As was often the case, he found himself pulled into his efforts. In no time, he had cleared the thick tangle of growth enough to reveal a low stone bench next to the griffin. The day was unusually calm. The angle of the late afternoon sun bore down on him until trickles of sweat ran over his ribs from beneath his arms. He shoved out of his shirt and let it fall onto the bench, and his pulse kicked up with inspiration as he contemplated the stone bench flanked by the sleeping griffin and the lazy arch of the sun across the sky. His heart kicked up another notch as the pale face of a heavy moon rose like a giant balloon over the opposite end of the valley and hung as though it were balanced by the blazing disk opposite it. The terrace, stones now buried beneath several centuries of earth and growth, had been flat, a small space gouged out of the high flank of the fell by forces much older, but if he wasn’t mistaken, the fell-side garden and the angle of the valley far below provided something far greater than a place for Mr. Darlington to sniff night-blooming jasmine. It provided a place to observe the passage of the sun and moon and the movement of the constellations along the ecliptic in the dark dome of the sky as the seasons came and went.

He paced off the space, and cleared a small patch at each corner for a visual, all the while scribbling notes and simple line drawings on the small pad he’d brought for the purpose. He worked quickly as ideas formed in his head, barely noticing the darkening of the sky to shades of mauve and melon and then to the clear blue black of approaching night. It was only when he could see to sketch no longer, that he tossed the pad on the bench and looked up to see Venus on the horizon. The fells hunkered like sleeping giants above the moon glow on the silver thread of the beck below. The shapes of sky and earth rested against each other like lovers in an embrace, and he stood there in the middle, his eyes focused on Venus, feeling as though it all revolved around him, as though he held it all in balance. As a child, he had stood and watched the earth rotate. His father had taught him to mark that rotation by use the single standing stone that dominated the meadow behind their house. If he waited patiently, he could see the earth slide past the arc of the rising sun. Breathlessly, he stood, frozen, watching long enough that Venus appeared to move above the serpentine path of the beck.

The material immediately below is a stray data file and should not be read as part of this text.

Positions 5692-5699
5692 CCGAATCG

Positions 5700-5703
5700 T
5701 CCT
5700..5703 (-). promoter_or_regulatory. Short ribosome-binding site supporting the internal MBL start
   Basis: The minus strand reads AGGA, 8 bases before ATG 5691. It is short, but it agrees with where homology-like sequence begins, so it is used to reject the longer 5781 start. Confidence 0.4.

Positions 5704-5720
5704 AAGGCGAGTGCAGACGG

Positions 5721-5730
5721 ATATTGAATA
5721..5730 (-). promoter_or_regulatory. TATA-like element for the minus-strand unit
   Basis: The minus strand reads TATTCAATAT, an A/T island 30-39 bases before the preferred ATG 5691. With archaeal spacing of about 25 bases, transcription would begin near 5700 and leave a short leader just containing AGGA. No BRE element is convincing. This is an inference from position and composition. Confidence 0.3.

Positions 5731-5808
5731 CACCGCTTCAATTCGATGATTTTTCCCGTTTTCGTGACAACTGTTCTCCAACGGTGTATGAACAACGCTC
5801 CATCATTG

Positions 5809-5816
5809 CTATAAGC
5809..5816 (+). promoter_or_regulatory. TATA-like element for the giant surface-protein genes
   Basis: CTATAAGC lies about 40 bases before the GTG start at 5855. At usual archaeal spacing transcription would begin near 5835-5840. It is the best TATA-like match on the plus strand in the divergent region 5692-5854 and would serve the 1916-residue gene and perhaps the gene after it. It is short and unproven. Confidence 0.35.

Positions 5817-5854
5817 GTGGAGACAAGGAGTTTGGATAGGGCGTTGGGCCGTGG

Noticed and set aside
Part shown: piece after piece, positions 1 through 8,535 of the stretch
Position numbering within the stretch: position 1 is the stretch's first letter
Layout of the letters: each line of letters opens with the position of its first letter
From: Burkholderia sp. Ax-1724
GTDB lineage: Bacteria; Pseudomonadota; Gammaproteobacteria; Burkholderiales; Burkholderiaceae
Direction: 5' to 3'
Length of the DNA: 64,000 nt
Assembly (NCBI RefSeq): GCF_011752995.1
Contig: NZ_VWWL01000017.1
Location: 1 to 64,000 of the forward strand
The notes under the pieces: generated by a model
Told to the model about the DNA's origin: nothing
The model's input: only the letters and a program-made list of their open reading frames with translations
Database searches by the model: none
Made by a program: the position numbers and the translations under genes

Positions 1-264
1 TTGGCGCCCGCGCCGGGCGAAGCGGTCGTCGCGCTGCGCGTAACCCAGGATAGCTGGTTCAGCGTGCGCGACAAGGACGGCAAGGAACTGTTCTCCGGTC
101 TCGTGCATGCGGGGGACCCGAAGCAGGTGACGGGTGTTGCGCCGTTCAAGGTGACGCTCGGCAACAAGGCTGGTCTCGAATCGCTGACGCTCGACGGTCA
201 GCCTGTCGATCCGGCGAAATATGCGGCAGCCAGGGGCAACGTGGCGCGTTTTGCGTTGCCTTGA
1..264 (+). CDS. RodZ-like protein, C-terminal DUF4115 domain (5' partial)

‘Dinner’s getting cold, Mr. Chambers.’

Before Reese could do more than jump and swallow back a curse, a man materialized out of the shadow of the fell in a sudden wave of spice and sandalwood.